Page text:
CYCLONE NARGIS….Wingers sure are weird. The Wonk Room documents how one of Brent Bozell’s media watchdog groups spliced together an NPR interview with Al Gore to make it sound like he was blaming the recent devastating cyclone in Burma on global warming. In the audio splice, they play the end of the interview followed by the start of the interview without any indication that they’re taking his words out of order.
But what makes this weird, as opposed to just mendacious in a garden variety way, is that they didn’t need to do it. Gore was careful to acknowledge that no individual storm can be blamed on global warming, but he followed that up by saying that global warming is responsible for a trend toward more powerful storms and that the Burma cyclone is an example of that. So why bother splicing the tape dishonestly?
Beats me. Maybe it’s just in their blood. In any case, what surprises me is that more people haven’t been making the connection between the Burma cyclone and global warming. That kind of talk was all over the place after Hurricane Katrina even though it made little sense in that case. In the end, Katrina made landfall as a strong Cat 3 hurricane, hardly a superstorm, and the bulk of the damage to New Orleans was done not by Katrina itself but by the breaching of poorly built levees. That had nothing to do with global warming.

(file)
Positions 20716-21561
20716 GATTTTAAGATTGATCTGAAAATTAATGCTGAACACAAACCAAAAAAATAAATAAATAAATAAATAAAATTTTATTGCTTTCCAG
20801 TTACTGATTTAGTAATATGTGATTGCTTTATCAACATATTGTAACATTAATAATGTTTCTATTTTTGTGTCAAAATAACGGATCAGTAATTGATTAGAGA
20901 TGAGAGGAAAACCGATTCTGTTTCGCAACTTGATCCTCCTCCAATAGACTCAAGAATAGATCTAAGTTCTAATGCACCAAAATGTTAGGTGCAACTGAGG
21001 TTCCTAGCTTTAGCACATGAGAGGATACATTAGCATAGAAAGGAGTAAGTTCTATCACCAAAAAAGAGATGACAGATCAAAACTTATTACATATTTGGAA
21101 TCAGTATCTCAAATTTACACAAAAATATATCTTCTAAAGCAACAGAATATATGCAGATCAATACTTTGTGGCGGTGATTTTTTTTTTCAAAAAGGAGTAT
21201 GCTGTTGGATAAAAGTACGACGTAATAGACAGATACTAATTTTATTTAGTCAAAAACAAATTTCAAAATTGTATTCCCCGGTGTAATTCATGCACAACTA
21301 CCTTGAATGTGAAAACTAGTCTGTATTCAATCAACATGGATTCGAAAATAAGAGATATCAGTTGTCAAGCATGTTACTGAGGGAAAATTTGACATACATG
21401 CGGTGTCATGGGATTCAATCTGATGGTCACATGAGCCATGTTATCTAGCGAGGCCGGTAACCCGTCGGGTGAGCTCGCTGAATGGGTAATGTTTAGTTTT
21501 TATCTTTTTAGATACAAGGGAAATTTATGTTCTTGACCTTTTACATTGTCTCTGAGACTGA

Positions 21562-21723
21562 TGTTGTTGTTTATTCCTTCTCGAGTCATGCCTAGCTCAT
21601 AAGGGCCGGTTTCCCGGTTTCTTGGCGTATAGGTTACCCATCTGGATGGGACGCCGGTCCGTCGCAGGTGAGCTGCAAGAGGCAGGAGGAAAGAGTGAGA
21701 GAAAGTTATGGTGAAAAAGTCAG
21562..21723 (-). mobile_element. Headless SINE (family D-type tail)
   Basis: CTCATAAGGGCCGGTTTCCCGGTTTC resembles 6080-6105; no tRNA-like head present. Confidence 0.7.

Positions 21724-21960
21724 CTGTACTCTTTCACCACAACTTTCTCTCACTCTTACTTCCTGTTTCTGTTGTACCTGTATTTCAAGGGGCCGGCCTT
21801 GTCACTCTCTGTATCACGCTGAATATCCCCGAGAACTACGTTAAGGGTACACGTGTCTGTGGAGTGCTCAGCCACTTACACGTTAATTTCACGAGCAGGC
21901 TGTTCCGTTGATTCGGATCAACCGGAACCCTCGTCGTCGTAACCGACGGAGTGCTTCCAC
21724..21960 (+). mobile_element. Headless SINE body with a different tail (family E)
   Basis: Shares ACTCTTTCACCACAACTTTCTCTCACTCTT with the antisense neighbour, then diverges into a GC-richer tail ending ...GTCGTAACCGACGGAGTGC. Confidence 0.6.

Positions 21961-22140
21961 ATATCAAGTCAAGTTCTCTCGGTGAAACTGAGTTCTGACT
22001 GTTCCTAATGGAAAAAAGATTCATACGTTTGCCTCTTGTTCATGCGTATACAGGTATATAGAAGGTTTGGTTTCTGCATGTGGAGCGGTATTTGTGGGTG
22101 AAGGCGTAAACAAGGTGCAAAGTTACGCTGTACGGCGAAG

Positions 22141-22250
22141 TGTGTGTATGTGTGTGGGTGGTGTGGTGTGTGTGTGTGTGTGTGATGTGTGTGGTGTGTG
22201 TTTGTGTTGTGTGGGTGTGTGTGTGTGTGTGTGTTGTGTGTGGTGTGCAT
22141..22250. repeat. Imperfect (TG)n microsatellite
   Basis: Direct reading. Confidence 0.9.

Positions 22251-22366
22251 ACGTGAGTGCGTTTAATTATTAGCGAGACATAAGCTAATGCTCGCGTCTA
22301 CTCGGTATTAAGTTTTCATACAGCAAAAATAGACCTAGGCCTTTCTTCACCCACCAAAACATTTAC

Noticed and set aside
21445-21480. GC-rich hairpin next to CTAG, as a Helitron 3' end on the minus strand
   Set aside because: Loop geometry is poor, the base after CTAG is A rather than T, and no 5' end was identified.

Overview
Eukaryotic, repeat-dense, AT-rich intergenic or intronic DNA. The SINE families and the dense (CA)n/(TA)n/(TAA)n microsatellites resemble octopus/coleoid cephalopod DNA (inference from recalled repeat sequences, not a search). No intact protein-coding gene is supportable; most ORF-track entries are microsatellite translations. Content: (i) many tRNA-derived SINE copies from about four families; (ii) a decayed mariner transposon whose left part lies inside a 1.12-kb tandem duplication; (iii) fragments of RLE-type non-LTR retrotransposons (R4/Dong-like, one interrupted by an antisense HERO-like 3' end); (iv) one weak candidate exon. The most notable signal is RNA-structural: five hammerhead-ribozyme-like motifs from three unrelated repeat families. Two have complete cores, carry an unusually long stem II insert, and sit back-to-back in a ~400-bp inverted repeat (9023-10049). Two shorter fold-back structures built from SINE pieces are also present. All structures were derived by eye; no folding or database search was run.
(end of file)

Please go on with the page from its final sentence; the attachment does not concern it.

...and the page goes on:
By contrast, the Burma cyclone really is a good example of the kind of thing we’re likely to see more of in coming decades. It’s not just that it was a very severe cyclone early in the season, but that it’s also highly typical of the damage that global warming is likely to do in the future. It isn’t North America that’s going to bear the brunt of the damage from climate change, it’s poor, low-lying area like Burma and Bangladesh. We’ll respond (or try to respond) with aid whenever something like this happens, but all the aid in the world won’t make up for the fact that we’re the ones warming the globe but it’s poor developing countries that are going to pay most of the price.